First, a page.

In 2019, the European Union adopted a regulatory definition of endocrine disruptors. Thus, for a substance to be identified as an endocrine disruptor, the available data on that substance must allow the identification of an adverse effect on an organism of integrity, an endocrine disruptor mode of action, and a biological plausibility link between the two. It is also necessary to demonstrate the relevance to humans or to a population according to the level of evidence of the effects observed in animal or cellular models. The challenges of this concept for risk management and its translation into methodologies and experimental tests leading to the classification of substances in European regulations are due in particular to the multiplicity of substances likely to be endocrine disruptors (a dozen officially recognized in the European Union, several hundred candidate substances) [2].

Of natural or synthetic origin, endocrine disruptors can be found in many everyday objects and products (household products, detergents, crop treatment products, cosmetics, food products, etc.) (Figure 1). They are also present in the environment as a result of contamination of various media (water, sediment, soil, air, etc.). The national biomonitoring program has shown a generalized exposure of the population [3], especially children, to some of these endocrine disruptors (phthalates, bisphenols, pesticides, PCBs, etc.).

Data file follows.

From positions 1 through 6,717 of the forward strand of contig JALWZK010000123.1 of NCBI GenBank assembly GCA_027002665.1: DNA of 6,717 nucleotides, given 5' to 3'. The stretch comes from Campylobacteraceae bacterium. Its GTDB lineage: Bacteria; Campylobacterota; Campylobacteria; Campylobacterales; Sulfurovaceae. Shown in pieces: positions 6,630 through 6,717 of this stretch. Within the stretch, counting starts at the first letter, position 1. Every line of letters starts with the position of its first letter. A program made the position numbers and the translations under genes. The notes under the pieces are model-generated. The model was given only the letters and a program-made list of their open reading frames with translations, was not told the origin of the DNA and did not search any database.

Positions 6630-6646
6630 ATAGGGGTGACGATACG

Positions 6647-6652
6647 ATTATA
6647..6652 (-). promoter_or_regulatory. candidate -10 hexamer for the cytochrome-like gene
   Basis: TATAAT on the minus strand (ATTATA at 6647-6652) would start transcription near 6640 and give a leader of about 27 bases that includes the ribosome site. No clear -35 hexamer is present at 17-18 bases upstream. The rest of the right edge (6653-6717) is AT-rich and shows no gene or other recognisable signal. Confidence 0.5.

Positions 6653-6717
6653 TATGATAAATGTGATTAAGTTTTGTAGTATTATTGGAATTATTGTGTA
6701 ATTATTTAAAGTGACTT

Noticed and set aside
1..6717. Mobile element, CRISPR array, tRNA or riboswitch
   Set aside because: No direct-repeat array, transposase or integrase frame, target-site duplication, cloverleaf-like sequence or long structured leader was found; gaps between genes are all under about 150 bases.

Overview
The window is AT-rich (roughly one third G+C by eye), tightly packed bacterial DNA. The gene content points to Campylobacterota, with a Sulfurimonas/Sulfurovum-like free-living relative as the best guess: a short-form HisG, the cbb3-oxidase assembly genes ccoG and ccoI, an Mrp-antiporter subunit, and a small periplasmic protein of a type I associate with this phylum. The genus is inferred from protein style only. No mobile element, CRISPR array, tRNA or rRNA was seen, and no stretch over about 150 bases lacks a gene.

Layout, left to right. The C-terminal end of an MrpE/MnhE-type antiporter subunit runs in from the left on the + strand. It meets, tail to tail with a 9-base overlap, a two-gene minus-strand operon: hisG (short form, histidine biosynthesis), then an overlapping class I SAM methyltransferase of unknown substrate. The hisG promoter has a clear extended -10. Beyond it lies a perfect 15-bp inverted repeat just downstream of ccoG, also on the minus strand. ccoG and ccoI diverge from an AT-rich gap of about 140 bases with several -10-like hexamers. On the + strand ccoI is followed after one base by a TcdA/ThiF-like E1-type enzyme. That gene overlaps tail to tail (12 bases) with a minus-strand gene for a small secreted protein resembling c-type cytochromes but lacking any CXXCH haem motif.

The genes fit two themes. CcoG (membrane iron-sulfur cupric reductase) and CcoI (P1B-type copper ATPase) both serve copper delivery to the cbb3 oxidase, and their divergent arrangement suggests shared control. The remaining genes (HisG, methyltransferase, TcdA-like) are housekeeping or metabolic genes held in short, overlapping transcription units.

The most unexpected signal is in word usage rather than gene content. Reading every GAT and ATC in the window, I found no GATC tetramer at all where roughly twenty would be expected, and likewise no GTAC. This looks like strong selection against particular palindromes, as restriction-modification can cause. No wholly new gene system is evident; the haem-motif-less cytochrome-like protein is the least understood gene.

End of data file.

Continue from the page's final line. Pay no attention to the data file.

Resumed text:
2. From exposure to endocrine disruptors to the effect on human health: principles of monitoring

2.1. Complex health effects to identify

Endocrine disruptors are likely to cause a wide range of health effects. The ability of a substance to disrupt endocrine activity depends on the concentration in the biological system. At the intracellular level, endocrine disruptors can interfere with nuclear receptors, membrane receptors, intracellular signaling pathways and modulate gene expression. The link between endocrine disruptor exposure and health effects remains difficult to quantify precisely for three main reasons:

  • The first reason relates to the characterization of endocrine disruptor toxicity: dose-response relationships may escape linearity contrary to the usual toxicity properties of xenobiotics or induce epigenetic effects that are transmitted to future generations.
  • The second reason relates to the latency period between exposure and the onset of health effects: in particular, exposures during the “first 1000 days” period, which extends from prenatal development to early childhood, and the pubertal period is particularly critical because several peripheral or central systems (reproductive system, hypothalamo-hypophyseal axis…) complete their maturation during this period under the influence of sex steroid hormones [4].